Unable to get mortgages, and restricted to overcrowded neighborhoods where housing was in short supply, African Americans either rented apartments at rents considerably higher than those for similar dwellings in white neighborhoods, or bought homes on installment plans. These arrangements, known as contract sales, differed from mortgages because monthly payments were not amortized, so a single missed payment meant loss of a home, with no accumulated equity. Because black contract buyers knew how easily they could lose their homes, they struggled to make their inflated monthly payments.

Husbands and wives both worked double shifts. They neglected basic maintenance. They subdivided their apartments, crammed in extra tenants and, when possible, charged their tenants hefty rents. Children were deprived of a full day of schooling and left to fend for themselves in laws were intended against which racial minorities after-school hours. These conditions helped fuel the rise of gangs, which in turn terrorized shop owners and residents alike.

In the end, whites fled these neighborhoods, not only because of the influx of black families, but also because they were upset about overcrowding, decaying schools and crime.

  • Actually, the struggle had just begun;
  • Blacks voted, won elected office, and served on juries;
  • Oklahoma had black and white phone booths;
  • But Stewart noted many signs of change;
  • The cigarette holder and early 20th-century advertising cards depict common stereotypes of African Americans, Chinese Americans, Jews, and Irish Americans;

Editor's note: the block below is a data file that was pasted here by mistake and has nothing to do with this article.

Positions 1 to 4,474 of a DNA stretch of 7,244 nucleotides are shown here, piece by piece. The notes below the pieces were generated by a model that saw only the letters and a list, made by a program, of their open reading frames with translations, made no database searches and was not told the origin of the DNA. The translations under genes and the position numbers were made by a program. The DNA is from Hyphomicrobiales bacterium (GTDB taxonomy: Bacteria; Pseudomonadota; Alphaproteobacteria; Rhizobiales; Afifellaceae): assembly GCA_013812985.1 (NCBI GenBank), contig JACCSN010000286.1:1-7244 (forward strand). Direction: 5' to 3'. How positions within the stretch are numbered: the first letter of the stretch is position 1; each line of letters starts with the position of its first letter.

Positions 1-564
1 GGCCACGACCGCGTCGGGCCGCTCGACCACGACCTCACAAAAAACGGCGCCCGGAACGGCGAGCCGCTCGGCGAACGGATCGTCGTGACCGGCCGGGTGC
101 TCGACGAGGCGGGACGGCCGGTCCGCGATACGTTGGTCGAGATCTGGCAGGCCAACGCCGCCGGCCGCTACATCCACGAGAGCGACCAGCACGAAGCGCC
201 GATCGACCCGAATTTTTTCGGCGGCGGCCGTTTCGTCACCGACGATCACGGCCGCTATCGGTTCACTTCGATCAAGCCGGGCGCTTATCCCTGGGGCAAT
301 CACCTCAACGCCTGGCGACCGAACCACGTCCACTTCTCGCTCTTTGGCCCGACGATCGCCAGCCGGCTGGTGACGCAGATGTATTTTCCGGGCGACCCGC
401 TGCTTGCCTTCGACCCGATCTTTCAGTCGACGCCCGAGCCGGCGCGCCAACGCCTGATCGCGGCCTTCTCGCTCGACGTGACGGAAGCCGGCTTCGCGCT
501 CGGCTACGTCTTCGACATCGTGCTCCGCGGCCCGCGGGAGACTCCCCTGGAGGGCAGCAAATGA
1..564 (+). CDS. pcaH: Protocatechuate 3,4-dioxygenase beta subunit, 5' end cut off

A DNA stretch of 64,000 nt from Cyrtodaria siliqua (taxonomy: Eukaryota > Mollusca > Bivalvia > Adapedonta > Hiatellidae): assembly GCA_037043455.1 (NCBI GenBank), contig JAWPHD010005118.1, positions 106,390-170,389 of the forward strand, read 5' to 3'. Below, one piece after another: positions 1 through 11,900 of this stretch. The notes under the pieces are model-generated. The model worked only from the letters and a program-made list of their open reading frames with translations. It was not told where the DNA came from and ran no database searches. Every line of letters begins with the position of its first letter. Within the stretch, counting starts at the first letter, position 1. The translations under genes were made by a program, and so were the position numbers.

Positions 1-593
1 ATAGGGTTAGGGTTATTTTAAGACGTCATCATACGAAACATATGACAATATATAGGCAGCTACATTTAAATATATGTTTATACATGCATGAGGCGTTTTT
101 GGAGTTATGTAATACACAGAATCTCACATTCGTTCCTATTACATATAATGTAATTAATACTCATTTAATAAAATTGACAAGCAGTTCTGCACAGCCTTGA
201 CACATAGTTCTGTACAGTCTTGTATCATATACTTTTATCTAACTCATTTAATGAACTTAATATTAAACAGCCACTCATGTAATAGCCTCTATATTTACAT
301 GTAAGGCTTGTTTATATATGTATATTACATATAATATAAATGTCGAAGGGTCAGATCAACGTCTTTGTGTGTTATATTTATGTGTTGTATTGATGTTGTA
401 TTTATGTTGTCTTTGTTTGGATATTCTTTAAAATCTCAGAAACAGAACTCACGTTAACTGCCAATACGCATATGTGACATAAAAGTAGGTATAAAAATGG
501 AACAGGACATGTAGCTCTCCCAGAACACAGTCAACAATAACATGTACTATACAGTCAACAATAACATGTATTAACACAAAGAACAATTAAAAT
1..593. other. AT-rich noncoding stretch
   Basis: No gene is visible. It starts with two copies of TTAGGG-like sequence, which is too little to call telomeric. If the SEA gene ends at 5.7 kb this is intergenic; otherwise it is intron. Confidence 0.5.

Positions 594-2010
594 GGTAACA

• Both times, the parents appealed.

They also understood that the longer they stayed, the less their property would be worth. Whites could leave—blacks had to stay. The contract buying system was commonplace in Baltimore.

How Government Policies Cemented the Racism that Reigns in Baltimore

Nationwide, black family incomes are now about 60 percent of white family incomes, but black household wealth is only about 5 percent of white household wealth. In Baltimore and elsewhere, the distressed condition of African American working- and lower-middle-class families is almost entirely attributable to federal policy that prohibited black families from accumulating housing equity during the suburban boom that moved white families into single-family homes from the mid-1930s to the mid-1960s—and thus from bequeathing that wealth to their children and grandchildren, as white suburbanites laws were intended against which racial minorities done.

This was as true in northeastern cities like New York as it was in border cities like Baltimore and St. It was a very controversial move, but Romney got support from Vice President Spiro Agnew, who had been frustrated by unreasonable suburban resistance to integration and mixed income developments when he had been the Baltimore County Executive and governor of Maryland.

Ten years ago, during the subprime lending boom, banks and other financial institutions targeted African Americans for the marketing of subprime loans. The loans had exploding interest rates and prohibitive prepayment penalties, leading to a wave of foreclosures that forced black homeowners back into ghetto apartments and devastated the middle class neighborhoods to which these families had moved.

The bank had no similar practice of marketing such loans through white institutions. These policies were commonplace nationwide, but federal bank examiners responsible for supervising lending practices made no attempt to intervene. A legacy of these policies is the rioting we saw in Baltimore.

We never do so. Certainly, African American citizens of Baltimore were provoked by aggressive, hostile, even murderous policing, but Spiro Agnew had it right. Like Ferguson before it, Baltimore will not be the last such conflagration the nation needlessly experiences.